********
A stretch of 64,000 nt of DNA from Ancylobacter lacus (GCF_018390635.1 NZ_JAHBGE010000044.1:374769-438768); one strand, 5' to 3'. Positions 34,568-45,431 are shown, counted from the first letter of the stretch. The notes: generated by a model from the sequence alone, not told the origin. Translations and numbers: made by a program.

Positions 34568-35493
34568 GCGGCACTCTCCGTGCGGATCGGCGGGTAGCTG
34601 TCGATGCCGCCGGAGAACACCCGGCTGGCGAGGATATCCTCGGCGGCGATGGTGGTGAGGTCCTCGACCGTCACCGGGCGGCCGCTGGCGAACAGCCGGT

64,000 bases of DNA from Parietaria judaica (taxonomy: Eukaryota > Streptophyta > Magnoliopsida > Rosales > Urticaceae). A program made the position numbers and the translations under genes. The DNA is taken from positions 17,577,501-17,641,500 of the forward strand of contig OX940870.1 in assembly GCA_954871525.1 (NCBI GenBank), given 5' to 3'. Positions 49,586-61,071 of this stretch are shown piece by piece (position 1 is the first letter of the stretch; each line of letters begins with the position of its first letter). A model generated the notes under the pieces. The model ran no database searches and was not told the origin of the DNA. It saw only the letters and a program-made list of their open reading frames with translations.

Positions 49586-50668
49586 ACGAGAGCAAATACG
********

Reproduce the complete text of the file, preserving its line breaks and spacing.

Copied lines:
A stretch of 64,000 nt of DNA from Ancylobacter lacus (GCF_018390635.1 NZ_JAHBGE010000044.1:374769-438768); one strand, 5' to 3'. Positions 34,568-45,431 are shown, counted from the first letter of the stretch. The notes: generated by a model from the sequence alone, not told the origin. Translations and numbers: made by a program.

Positions 34568-35493
34568 GCGGCACTCTCCGTGCGGATCGGCGGGTAGCTG
34601 TCGATGCCGCCGGAGAACACCCGGCTGGCGAGGATATCCTCGGCGGCGATGGTGGTGAGGTCCTCGACCGTCACCGGGCGGCCGCTGGCGAACAGCCGGT

64,000 bases of DNA from Parietaria judaica (taxonomy: Eukaryota > Streptophyta > Magnoliopsida > Rosales > Urticaceae). A program made the position numbers and the translations under genes. The DNA is taken from positions 17,577,501-17,641,500 of the forward strand of contig OX940870.1 in assembly GCA_954871525.1 (NCBI GenBank), given 5' to 3'. Positions 49,586-61,071 of this stretch are shown piece by piece (position 1 is the first letter of the stretch; each line of letters begins with the position of its first letter). A model generated the notes under the pieces. The model ran no database searches and was not told the origin of the DNA. It saw only the letters and a program-made list of their open reading frames with translations.

Positions 49586-50668
49586 ACGAGAGCAAATACG